Thinking about and Enacting Curriculum as «Radical Hope»
Possibilities for learning about peace conceived in terms of Jonathan Lear’s (2006) notion of «radical hope» are illustrated in the contexts of diverse settings and challenges: the aftermath of apartheid in South Africa, re-imagining post-colonial history curricula in Zimbabwe, exploring the meanings of truth and reconciliation and restorative justice in Canada, examining the quality of pedagogic relationships in elementary school classrooms, attending to experiences of gay and lesbian students in schools, experiences of marginalized students, children’s experiences of civic engagement, Islamophobia in high schools and teacher education classes, fraught relationships between Palestinian and Jewish students in a teachers’ college in Israel, and the inclusion of First Nations culture and knowledge in Canadian teacher education classes. As whole and in each of its parts, Framing Peace encourages us to think about peace as an urgent and fundamental responsibility of curriculum at all levels of education.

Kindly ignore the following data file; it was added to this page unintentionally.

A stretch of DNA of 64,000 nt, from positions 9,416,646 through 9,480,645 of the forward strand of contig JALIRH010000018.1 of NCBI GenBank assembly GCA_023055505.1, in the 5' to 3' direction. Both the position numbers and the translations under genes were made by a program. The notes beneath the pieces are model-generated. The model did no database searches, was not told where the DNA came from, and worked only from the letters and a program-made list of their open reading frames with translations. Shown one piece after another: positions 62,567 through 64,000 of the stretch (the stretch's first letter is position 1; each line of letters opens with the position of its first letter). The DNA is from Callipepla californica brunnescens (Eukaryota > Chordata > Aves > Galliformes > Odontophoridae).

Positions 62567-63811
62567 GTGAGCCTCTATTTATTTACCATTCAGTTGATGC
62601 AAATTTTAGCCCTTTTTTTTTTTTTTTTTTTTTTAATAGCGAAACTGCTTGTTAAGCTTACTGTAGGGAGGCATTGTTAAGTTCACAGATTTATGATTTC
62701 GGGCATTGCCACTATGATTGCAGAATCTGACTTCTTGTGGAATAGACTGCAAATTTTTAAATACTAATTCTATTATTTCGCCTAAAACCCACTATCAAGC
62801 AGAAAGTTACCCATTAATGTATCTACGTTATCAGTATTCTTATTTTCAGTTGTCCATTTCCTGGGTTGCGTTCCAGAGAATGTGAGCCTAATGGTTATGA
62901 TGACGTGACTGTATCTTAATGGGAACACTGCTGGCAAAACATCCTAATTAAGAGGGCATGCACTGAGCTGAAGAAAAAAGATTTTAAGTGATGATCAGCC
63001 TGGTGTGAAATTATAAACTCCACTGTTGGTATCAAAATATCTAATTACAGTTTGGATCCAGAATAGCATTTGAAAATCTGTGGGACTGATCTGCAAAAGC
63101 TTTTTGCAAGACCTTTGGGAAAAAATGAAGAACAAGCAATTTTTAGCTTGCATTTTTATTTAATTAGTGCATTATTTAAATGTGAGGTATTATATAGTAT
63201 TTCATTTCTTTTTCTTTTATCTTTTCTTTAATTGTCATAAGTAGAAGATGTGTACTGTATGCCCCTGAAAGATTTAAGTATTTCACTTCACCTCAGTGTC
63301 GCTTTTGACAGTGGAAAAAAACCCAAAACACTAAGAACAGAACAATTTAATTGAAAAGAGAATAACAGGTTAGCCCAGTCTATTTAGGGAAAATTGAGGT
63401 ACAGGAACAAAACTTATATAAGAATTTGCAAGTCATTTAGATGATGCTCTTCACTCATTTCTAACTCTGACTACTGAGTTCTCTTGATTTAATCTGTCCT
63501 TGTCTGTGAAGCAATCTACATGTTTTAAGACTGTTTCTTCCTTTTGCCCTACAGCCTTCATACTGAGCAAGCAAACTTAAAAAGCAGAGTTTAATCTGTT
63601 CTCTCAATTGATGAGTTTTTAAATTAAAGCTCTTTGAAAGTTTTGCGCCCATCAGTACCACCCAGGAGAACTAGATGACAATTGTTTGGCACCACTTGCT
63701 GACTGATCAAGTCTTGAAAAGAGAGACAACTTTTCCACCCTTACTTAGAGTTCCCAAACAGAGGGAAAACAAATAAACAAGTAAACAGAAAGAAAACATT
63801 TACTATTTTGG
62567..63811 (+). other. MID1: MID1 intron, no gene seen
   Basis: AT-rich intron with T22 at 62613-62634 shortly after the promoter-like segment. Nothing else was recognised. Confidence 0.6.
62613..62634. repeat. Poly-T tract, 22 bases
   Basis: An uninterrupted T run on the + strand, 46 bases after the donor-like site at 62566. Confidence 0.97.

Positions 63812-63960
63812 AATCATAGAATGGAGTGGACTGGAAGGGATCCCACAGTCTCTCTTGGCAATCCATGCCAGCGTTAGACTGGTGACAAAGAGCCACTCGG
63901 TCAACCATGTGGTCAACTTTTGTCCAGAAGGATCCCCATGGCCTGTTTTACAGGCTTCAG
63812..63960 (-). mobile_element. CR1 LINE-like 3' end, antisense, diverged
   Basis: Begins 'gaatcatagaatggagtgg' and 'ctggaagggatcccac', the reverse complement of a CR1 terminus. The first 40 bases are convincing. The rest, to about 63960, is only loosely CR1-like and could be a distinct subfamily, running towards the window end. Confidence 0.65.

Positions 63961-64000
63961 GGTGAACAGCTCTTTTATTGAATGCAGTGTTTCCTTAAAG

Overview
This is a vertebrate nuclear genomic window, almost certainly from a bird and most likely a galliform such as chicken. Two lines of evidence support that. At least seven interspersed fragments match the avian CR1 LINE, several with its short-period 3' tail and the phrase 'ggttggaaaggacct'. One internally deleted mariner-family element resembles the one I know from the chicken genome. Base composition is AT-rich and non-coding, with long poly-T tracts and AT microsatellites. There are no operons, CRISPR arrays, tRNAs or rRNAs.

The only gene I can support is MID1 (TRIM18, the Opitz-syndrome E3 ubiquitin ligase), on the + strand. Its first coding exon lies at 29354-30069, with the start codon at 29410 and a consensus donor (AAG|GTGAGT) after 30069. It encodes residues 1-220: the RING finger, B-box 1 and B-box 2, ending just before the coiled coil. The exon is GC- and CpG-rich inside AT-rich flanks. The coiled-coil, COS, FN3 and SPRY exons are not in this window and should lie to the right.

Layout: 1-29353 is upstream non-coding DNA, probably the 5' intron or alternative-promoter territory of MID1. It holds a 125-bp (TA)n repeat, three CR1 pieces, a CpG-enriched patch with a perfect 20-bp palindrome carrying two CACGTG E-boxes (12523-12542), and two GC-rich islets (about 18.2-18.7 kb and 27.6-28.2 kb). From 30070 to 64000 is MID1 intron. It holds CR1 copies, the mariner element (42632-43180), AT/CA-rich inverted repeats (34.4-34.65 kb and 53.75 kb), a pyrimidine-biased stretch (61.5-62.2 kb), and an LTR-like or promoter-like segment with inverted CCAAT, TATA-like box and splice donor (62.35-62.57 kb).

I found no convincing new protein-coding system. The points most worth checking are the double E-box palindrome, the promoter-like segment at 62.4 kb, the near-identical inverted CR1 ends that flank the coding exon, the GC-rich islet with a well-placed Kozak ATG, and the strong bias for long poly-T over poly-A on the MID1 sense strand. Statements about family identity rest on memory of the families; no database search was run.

Each chapter and case study included in this book was subject to at least two blind reviews. Each of the authors in this book also reviewed, confidentially, other con- tributions to the book. We would like to offer our sincere appreciation to all our contributors, not only for their work included in this book, but also for participat- ing and contributing to the review process. As well, we would like to acknowledge and thank the following for offering their insightful and incisive reviews and suggestions for improvement, which helped each author as well as the editors in strengthening the text as a whole: Diane Conrad, Claudia Eppert, Alex Fidyk, Kent de Heyer, Michelle Hogue, Ingrid Johnston, Carol Leroy, Darren Lund, Robert Nellis, Lisa Panatotidis, Cynthia Prasow, Dianne Roulson, Jo Towers, and Jason Wallin. To Qamar Bana, our sincere thanks for contributing her photograph, which graces the cover of this book. We would also like to thank William F. Pinar, Canada Research Chair in the Faculty of Education at the University of British Columbia, for his support in publishing this project. r e f e r e n c e s Butler, J. (2004). Precarious life. The powers of mourning and violence. London and New York: Verso. Butler, J. (2009). Frames of war. When is life grievable? London and New York: Verso. xvi | acknowledgements Connolly, W. (2013). The fragility of things. Self-organizing processes, neoliberal fantasies, and democratic activism. Durham, NC and London: Duke University Press. John, Z. (2014). Fizza Malik: Beyond...
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